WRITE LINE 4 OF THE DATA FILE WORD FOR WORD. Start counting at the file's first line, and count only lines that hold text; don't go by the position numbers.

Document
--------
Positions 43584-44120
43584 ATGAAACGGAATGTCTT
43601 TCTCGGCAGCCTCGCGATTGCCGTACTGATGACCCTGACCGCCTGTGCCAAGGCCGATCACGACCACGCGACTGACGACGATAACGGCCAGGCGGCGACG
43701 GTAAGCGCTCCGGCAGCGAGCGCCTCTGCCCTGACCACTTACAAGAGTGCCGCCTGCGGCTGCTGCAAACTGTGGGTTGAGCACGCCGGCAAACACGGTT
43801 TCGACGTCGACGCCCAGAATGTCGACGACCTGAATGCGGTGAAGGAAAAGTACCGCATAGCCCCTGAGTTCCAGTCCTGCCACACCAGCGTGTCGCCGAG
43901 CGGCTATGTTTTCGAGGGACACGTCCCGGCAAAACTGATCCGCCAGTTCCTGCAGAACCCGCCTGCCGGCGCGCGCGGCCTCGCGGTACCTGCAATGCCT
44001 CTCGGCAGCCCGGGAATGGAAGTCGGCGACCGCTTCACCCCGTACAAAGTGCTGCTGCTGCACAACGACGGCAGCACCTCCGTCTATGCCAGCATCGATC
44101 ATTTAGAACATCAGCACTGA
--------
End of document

43701 GTAAGCGCTCCGGCAGCGAGCGCCTCTGCCCTGACCACTTACAAGAGTGCCGCCTGCGGCTGCTGCAAACTGTGGGTTGAGCACGCCGGCAAACACGGTT